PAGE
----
For first-time offenders with a gambling problem, referral to treatment may be appropriate. Treatment is available free of charge for qualifying individuals throughout Minnesota. If the client’s insurance will partially pay for costs, the Minnesota Department of Human Services will pay the balance, up to the total DHS’s fee schedule reimbursement rate. (The exception to this rule is a Medicare client. DHS cannot pay more than what Medicare pays.) Referrals to state-approved gambling treatment providers can be found on this website PROVIDE LINK or call 1-800-333-HOPE (4673).
Be aware that your client may not be forthcoming with this information as they seek your help for legal issues. Here are a variety to scenarios that can help you identify someone with a gambling addiction.
Review of Financial Information
As you review financial information, you may note patterns that suggest a gambling problem. For example, you may see multiple withdrawals that form a suspicious narrative, or you may see that multiple credit cards are maxed out. Further investigation may determine that a gambling issue is present.
An attorney or the trustee could note an unexpected lack of assets and suspect that a gambling addiction played a role. The presence of a gambling problem may become very relevant in moving a case forward.
When dividing up marital assets, one spouse will likely notice that the money he/she thought was there is not. There could also be joint credit card debt that one spouse is not aware of, as well as unexpected loans, wiped out college savings, an equity line of credit, etc. A lawyer might also see incomplete information or the reluctance of a spouse to be forthcoming.
Child Neglect/Abuse and Domestic Violence
People with a gambling addiction focus all their attention on gambling and may neglect family responsibilities. An extreme example is someone leaving their child in the car at a casino while they are inside gambling. Those persons accused or charged with neglect or violence should be referred for a gambling assessment and a substance use assessment.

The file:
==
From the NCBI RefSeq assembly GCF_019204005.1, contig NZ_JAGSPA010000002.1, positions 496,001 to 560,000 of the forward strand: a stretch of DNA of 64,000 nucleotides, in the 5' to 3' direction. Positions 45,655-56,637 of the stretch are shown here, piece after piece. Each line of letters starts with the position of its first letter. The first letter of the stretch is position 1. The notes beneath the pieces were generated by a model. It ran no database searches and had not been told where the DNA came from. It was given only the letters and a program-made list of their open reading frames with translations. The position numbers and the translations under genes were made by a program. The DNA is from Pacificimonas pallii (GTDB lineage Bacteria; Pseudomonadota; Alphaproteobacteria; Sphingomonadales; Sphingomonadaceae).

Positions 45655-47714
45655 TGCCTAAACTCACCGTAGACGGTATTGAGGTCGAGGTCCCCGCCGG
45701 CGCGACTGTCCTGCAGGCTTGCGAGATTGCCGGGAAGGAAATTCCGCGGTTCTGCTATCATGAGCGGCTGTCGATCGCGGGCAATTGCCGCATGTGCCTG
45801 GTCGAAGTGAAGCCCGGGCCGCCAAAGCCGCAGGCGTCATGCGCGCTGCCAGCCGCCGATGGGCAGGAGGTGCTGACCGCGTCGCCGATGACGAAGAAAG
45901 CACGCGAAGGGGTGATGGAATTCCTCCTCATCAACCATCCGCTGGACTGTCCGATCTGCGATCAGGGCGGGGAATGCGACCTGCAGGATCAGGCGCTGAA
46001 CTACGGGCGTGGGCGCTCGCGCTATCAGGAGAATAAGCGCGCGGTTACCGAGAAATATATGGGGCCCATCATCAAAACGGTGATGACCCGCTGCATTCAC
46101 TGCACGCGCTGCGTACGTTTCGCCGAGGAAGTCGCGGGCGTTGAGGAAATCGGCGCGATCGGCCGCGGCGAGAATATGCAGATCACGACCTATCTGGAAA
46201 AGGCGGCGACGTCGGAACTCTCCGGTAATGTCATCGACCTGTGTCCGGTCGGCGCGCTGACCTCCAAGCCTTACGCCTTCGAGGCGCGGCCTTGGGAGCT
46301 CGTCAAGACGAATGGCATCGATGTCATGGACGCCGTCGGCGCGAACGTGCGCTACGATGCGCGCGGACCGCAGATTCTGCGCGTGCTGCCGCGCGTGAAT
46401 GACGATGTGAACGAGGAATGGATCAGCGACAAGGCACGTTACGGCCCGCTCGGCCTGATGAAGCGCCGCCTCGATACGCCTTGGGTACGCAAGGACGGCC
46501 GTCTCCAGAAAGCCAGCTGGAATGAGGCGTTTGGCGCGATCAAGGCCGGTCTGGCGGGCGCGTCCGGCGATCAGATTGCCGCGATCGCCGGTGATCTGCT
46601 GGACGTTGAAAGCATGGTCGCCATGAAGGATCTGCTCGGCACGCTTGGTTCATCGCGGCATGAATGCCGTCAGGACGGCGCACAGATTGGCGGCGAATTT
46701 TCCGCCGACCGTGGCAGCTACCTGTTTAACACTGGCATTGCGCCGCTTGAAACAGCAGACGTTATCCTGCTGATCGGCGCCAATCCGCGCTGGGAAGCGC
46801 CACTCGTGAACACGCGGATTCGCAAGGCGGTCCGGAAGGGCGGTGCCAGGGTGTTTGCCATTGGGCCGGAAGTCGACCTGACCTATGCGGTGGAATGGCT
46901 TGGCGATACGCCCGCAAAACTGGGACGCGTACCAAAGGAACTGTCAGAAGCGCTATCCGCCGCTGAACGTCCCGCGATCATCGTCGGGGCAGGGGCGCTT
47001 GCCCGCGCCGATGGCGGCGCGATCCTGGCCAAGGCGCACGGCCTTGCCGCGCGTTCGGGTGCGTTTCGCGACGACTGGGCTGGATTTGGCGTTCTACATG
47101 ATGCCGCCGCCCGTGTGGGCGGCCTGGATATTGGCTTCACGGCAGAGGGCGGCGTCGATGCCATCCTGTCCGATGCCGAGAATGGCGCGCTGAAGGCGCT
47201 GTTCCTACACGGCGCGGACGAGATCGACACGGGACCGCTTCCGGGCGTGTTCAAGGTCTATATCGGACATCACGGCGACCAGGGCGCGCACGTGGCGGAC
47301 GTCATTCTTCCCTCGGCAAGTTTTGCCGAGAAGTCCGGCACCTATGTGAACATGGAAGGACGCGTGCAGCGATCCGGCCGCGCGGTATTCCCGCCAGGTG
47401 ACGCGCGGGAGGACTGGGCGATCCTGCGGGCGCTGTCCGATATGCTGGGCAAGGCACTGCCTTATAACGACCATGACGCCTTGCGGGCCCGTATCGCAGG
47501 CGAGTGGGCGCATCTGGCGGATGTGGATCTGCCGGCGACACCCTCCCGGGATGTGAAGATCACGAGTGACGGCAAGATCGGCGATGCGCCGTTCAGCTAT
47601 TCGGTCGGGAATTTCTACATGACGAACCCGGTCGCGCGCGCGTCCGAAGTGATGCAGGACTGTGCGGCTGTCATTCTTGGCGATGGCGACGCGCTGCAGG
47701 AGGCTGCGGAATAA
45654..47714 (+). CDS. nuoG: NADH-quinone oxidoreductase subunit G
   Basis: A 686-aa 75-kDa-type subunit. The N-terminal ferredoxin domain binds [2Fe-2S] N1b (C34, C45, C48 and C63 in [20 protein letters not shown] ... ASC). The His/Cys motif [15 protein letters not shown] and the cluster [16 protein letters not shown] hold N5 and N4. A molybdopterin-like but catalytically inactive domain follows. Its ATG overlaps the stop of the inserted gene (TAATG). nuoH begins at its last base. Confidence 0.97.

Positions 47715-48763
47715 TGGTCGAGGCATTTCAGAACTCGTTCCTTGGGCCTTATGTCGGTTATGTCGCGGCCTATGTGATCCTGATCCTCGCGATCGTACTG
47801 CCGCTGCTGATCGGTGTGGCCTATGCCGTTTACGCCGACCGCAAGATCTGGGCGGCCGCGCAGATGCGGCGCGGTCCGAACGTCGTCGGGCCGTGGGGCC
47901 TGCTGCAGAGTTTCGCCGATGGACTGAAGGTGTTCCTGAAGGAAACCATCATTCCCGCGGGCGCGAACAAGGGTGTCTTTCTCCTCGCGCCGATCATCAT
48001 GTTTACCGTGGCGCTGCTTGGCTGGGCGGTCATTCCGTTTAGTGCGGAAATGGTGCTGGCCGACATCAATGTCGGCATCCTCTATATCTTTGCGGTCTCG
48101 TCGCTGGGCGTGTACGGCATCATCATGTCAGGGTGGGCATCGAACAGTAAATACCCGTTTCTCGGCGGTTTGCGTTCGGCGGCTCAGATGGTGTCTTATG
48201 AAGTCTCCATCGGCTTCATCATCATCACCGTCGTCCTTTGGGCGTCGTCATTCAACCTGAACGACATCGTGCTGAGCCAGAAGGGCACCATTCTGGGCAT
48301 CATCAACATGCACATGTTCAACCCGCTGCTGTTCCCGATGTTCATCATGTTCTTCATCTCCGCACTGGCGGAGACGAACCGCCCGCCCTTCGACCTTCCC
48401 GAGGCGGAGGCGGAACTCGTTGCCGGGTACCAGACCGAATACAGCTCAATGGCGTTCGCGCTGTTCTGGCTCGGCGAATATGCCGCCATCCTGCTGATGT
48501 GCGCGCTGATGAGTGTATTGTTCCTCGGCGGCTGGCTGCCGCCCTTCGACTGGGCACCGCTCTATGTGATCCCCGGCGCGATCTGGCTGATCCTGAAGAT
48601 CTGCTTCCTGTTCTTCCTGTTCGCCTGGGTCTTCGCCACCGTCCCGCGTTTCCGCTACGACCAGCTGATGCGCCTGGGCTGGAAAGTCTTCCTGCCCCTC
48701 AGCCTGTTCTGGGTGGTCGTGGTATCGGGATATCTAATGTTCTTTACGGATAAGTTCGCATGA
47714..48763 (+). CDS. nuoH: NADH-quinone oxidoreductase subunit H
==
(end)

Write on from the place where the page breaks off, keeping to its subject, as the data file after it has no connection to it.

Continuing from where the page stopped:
Alcohol or Other Drug Addiction
In some cases, a person will switch addictions. For example, they may stop drinking but instead start gambling as a substitute. One study of people with substance use disorder published in the Journal of Addictive Diseases concluded that roughly 20 percent of study participants had significant gambling problems or had had such problems at some point in their past.
Suicide attempts may suggest an underlying gambling problem. The National Council on Problem Gambling estimates that one in five problem gamblers attempts to kill themselves, a rate that’s about twice that of other addictions. When a financial crisis occurs, those with a gambling addiction and high gambling debts believe there is no way out and their hopelessness drives them to contemplate and attempt suicide.
A guardian or conservator for an elderly person might discover unusually frequent trips to the casino or a surprising lack of funds. A criminal defense attorney might discover the problem when representing a client on a variety of crimes. An employment lawyer might notice a gambling problem in the context of representing a person who is being terminated for poor performance or repeated absences.
It’s difficult for many individuals to compartmentalize their private lives from their professional lives, especially if they have physical or mental health issues. If one of your employees is experiencing problem gambling, it may be impossible for them to “turn it off” while at work. Here are some key points to take into consideration:
- If an employer believes an employee has a gambling problem, the employee’s supervisor should express concerns in a supportive manner. The employer may want to consider providing the employee with problem gambling resources.
- The supervisor should attempt to appear non-judgmental and share work-related observations about how the gambling problem is negatively impacting the employee’s work performance.